11.01.2023 change 11.01.2023

Polish discovery among Archaeology Magazine's Top 10 Discoveries of 2022

Professor Miłosz Giersz explores of one of the rich pre-Hispanic graves in the Tomb of the Craftworkers. Credit: P. Prządka-Giersz, University of Warsaw Professor Miłosz Giersz explores of one of the rich pre-Hispanic graves in the Tomb of the Craftworkers. Credit: P. Prządka-Giersz, University of Warsaw

The Tomb of the Craftworkers discovered by a Polish-Peruvian team of archaeologists led by Professor Miłosz Giersz from the Faculty of Archaeology of the University of Warsaw is among the 10 Discoveries of 2022, according to Archaeology.

In December, the prestigious magazine announced its list of the 10 most important archaeological discoveries of 2022.

The distinguished projects include this year's Polish-Peruvian research in the royal necropolis at the site of El Castillo de Huarmey.

The site is located on the northern coast of Peru, near the town of Huarmey. The necropolis in El Castillo de Huarmey functioned over 1,300 years ago and was associated with the Wari Empire, one of the most important empires of pre-Inca Peru. Researchers from the University of Warsaw began the first ever excavations at the site in 2010.

In the Tomb of the Craftworkers they found seven burials of craftsmen who worked at the court of the Wari rulers: four adults and three teenagers. Hundreds of tools and raw materials they had used during their lifetime were also found by their bodies, including an axe, knives, a saw and materials for making baskets.

Wooden and textile products as well as fragments of objects with iconographic imagery painted on leather and reeds were also placed next to the deceased. These discoveries confirm that El Castillo de Huarmey functioned not only as a royal tomb, but also as a place of ancestor worship, an important administrative centre of the Wari Empire and a place of elite craftwork.

Professor Miłosz Giersz said: “The Tomb of the Craftworkers was the first place where we discovered the graves of high-status Wari men, who were also outstanding artists and craftsmen. This is evidenced by the rich grave offerings and objects, including ornaments made of gold and silver. This discovery confirms what we expected in previous years: both men and women buried in El Castillo de Huarmey were devoted to the highest class craftwork and produced the most perfect products of their era.”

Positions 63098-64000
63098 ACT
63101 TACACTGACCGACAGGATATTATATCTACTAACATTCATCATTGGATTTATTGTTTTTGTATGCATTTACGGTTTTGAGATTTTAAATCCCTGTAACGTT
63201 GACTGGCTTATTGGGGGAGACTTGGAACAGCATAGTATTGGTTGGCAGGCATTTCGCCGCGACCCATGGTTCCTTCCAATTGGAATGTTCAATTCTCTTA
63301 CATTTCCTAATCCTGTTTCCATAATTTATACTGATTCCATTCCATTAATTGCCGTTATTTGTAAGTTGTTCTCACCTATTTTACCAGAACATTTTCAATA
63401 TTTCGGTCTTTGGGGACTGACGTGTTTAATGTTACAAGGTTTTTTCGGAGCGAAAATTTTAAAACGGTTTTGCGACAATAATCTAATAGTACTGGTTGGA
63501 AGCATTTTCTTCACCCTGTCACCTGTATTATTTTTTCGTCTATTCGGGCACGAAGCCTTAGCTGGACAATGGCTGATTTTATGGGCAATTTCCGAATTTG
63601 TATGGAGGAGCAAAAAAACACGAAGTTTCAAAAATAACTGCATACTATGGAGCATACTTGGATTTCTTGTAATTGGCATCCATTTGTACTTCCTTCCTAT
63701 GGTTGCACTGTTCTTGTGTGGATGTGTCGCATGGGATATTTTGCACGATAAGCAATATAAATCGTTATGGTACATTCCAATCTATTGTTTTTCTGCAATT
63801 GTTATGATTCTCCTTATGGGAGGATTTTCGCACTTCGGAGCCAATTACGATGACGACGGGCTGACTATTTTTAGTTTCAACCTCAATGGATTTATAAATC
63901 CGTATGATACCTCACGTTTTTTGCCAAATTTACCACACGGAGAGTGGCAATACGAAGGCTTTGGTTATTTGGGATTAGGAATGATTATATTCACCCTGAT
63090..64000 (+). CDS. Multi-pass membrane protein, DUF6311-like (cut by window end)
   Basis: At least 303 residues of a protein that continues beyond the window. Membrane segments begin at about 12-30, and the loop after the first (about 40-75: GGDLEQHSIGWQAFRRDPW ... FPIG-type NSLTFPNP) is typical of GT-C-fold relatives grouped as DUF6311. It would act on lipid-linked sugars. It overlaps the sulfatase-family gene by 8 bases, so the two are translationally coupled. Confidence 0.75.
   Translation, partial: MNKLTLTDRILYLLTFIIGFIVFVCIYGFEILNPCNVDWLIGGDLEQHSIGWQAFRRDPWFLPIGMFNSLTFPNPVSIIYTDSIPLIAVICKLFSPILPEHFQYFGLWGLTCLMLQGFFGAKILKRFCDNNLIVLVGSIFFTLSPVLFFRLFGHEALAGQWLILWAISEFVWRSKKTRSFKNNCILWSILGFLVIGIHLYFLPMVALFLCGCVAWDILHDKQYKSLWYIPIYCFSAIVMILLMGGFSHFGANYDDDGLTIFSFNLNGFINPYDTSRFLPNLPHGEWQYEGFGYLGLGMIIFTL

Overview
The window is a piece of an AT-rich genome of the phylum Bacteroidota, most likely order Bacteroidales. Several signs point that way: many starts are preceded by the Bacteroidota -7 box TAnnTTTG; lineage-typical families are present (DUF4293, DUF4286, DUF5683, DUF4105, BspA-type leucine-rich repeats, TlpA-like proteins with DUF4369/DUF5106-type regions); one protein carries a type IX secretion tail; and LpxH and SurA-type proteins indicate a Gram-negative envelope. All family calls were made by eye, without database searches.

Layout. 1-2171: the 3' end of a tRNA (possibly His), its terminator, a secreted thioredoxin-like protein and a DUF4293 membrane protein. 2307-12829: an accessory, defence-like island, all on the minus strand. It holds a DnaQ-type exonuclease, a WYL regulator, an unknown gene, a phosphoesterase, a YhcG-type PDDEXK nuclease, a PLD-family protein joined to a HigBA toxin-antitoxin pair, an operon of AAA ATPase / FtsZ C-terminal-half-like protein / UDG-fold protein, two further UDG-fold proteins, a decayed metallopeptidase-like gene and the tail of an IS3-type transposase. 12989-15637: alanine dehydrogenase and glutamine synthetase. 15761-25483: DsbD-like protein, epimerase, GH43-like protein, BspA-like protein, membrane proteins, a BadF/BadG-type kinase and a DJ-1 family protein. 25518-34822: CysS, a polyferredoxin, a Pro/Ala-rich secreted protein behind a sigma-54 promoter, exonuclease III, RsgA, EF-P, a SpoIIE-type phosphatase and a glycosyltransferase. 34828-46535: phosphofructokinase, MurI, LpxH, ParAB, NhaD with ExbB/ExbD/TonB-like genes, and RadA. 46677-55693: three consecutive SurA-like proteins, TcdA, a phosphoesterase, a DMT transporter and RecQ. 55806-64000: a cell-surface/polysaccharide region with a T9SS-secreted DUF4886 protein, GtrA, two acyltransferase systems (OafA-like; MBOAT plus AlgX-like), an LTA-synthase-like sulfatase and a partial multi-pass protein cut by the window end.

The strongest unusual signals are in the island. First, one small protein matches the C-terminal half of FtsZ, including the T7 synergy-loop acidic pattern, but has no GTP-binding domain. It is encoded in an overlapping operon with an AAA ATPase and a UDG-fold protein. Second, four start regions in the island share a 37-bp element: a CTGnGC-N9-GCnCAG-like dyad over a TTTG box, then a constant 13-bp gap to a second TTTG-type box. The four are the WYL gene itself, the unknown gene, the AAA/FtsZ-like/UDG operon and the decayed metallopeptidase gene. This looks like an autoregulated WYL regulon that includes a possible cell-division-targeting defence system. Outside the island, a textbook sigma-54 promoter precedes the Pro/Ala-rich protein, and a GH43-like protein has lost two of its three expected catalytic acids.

Earlier, in 2010, a research team led by Professor Giersz and Dr. Patrycja Prządka-Giersz (Faculty of "Artes Liberales") made the discovery of the first known collective burial of high-status Wari women. Within the tomb, there were the remains of the queen, 57 noblewomen, six human sacrifices and two mutilated guards without feet. 

In addition to human remains, the researchers found over 1,300 items made of gold, silver, bronze, precious stones, wood, bones and shells, as well as decorated ceramics.

The jury of the Archaeology magazine also selected the discovery of the wreck of the ship Endurance, which took part in the 1914-1917 British Imperial Trans-Antarctic Expedition. The ship sank in the Weddell Sea and settled at a depth of over 3 km. The list of the 10 most interesting discoveries of 2022 also includes the discovery of the oldest Buddhist temple in Barikot, Pakistan, dating back to ca. 1st century CE, and a Neolithic hunting shrine in Jordan.

The top 10 list includes not only interesting excavations, but also important results of expert analyses. Among them is a CT scan of the mummy of Pharaoh Amenhotep I (ruled 1525–1504 BCE). Another project in the top 10 is the re-examination of a famous figurine from the Paleolithic period - known as the Venus of Willendorf.

Another discovery are the world's oldest drinking straws (half of the 4th millennium BCE). The straws, used for drinking beer, were discovered at the end of the 19th century, but the latest expert analyses revealed their function.

The editors of Archaeology also appreciated the remote sensing research of the Sumerian city of Lagash in today's southern Iraq, which changed the view of the beginnings of urban settlement.

The top 10 also includes microscopic examinations of over 2,500 wooden artefacts discovered at the Templo Mayor in Tenochtitlan, Mexico City.

The magazine also distinguished a new archaeological study in San Bartolo (Petén) in Guatemala, where researchers may have stumbled upon the earliest examples of Maya calendar notations.

PAP - Science in Poland

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